SAN DIEGO (AP) – Jake Cronenworth hit a tiebreaking, two-run single in the seventh inning and the San Diego Padres beat the Los Angeles Dodgers 5-3 on Saturday night to advance to the NL Championship Series for the first time since in 1998
The Padres stunned the 111-win Dodgers in the seventh to win the best-of-five NL Division Series 3-1 in front of a raucous sellout crowd of 45,139 at Petco Park.
“It’s going to be a party here tonight,” said starting pitcher Joe Musgrove, who grew up a Padres fan in suburban San Diego.
“I mean, ever since I was little, the Dodgers beat us up. But when it comes down to it and when the games matter, this team has stepped up, top to bottom.”
San Diego will host the Philadelphia Phillies in Games 1 and 2 of the all-wild card NLCS on Tuesday and Wednesday. The Phillies beat the defending World Series champion Atlanta Braves 8-3 earlier in the day to win their NLDS in four games.
The crowd roared when Josh Hader, acquired from Milwaukee on Aug. 1, struck out Mookie Betts, Treo Turner and Freddie Freeman in quick succession to end it. Padres players celebrated wildly on the field, and fireworks fell over the stadium downtown. Manny Machado and Juan Soto invited the fans for more.
The Padres last reached the NLCS 24 years ago when they beat Atlanta in six games before being swept by the New York Yankees in the World Series. Several players from that team watched from the luxury suite, including Hall of Fame closer Trevor Hoffman and center fielder Steve Finley.
The game was delayed 31 minutes early by rain, which returned in the eighth inning and led to a brief delay while the pitching staff worked on the mound.
After left-hander Tyler Anderson held the Padres to five scoreless innings, San Diego broke through against the Dodgers in the seventh.
Jurickson Profar drew a leadoff walk against Tommy Kahnle, went to third on Trent Grisham’s single and scored when Austin Nola’s infield single glanced off Freeman’s glove at first base. Yency Almonte, who took the loss, walked and was greeted by Kim Ha-seong’s RBI double down the third base line, followed by Soto’s tying single to right.
With two outs and the crowd on their feet, Cronenworth singled to center fielder Alex Vesio to give the Padres the lead, raising his arms in celebration as he rounded first, then punched the air with his right fist as he entered second base on the throw home. Soto, acquired from Washington in an emergency trade on Aug. 2, slid home head first and jumped and cheered.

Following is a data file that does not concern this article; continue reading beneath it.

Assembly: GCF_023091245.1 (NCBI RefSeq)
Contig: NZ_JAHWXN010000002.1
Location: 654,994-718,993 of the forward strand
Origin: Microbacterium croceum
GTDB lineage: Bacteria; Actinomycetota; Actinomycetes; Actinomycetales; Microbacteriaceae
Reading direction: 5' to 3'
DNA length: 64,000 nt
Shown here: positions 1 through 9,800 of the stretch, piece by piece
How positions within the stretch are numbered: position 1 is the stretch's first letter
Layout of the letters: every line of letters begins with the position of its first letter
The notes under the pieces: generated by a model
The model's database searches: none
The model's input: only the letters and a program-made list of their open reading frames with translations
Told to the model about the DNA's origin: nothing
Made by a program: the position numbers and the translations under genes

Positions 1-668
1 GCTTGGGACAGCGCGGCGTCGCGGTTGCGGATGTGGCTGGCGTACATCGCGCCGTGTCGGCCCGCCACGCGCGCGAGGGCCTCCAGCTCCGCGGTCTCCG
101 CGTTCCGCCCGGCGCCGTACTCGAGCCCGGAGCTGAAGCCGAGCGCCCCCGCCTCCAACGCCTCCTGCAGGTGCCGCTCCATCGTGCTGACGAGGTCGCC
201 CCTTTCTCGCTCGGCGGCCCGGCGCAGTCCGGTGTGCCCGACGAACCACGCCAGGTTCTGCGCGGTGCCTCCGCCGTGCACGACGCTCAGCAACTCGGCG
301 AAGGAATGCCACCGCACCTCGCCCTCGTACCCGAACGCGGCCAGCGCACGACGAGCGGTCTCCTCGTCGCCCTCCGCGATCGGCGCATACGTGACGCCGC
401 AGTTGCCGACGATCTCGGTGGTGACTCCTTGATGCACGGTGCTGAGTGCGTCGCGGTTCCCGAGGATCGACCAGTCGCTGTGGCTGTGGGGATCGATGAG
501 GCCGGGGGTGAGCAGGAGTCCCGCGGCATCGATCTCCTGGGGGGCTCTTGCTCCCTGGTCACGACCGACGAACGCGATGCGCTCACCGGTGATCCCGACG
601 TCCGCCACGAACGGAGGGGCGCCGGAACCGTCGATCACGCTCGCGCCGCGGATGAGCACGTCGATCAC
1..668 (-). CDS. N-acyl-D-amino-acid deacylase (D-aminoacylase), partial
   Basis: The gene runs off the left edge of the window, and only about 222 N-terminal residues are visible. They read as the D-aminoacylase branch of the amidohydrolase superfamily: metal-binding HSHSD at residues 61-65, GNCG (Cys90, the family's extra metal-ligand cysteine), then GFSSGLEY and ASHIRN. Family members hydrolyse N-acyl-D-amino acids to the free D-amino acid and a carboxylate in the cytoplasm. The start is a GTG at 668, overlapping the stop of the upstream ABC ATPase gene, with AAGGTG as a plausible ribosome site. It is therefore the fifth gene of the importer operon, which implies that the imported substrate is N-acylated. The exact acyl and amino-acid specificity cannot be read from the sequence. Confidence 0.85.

After the first rain delay, fans were excited in anticipation of Musgrove pitching his hometown Padres to the NL Championship Series. The big right-hander from suburban El Cajon, a first-time All-Star in 2022, was the first San Diego Padres pitcher to make a postseason start in his hometown.
But Anderson outscored Musgrove, holding the Padres to two hits through five innings.
The Dodgers took a 2-0 lead in the third. Betts walked with one out, and Turner drilled a grounder past third baseman Machado, who has carried the Padres for much of the season, to move Betts to third. Freeman, who helped the Braves win the World Series last year before signing with the Dodgers as a free agent, doubled down the right field line to bring them both in.
Will Smith hit a sacrifice fly against Steven Wilson with the bases loaded in the seventh for a 3-0 lead, but winning pitcher Tim Hill prevented further damage.
The Dodgers were left with a big disappointment. Manager Dave Roberts predicted during spring training that they would win the World Series. They won the NL West for the ninth time in 10 seasons and finished 22 games ahead of San Diego. The Dodgers went 14-5 against the Padres in the regular season and have won nine consecutive regular season series against them.
“These guys dominated us all year, but we caught fire at the right time. And you see the unity in this group, this fan base — we wanted to give that to these people so badly,” Musgrove said. “It feels good.”
Musgrove was trying for his second straight playoff series victory. He dominated the New York Mets at Citi Field on Sunday night, allowing just one hit and one walk over seven innings in a 6-0 victory that sent the Padres into the NLDS.
He gave up two runs and six hits in six innings against the Dodgers, striking out eight and walking three.
2007 NL Cy Young Award winner Jake Peavy, who was Musgrove’s boyhood idol, threw out the ceremonial first pitch to former teammate Mark Loretta. Musgrove switched to Peavy’s No. 44 after the Padres acquired him before the 2021 season. Peavy said he sent congratulations to Musgrove after he threw the first no-hitter in franchise history on April 9, 2021, and met him for the first time this weekend. “Like, I’m honored that this guy saw me,” Peavy said of Musgrove’s idol, “because I’ve done it with Roger Clemens and Nolan Ryans around the world. I looked up to these guys and ripped off some of their game to become my own version of myself.”
Dodgers: Play their first spring training game on Feb. 25 against Milwaukee.
Padres: RHP Yu Darvish is likely to start Tuesday night in Game 1 of the NLCS.
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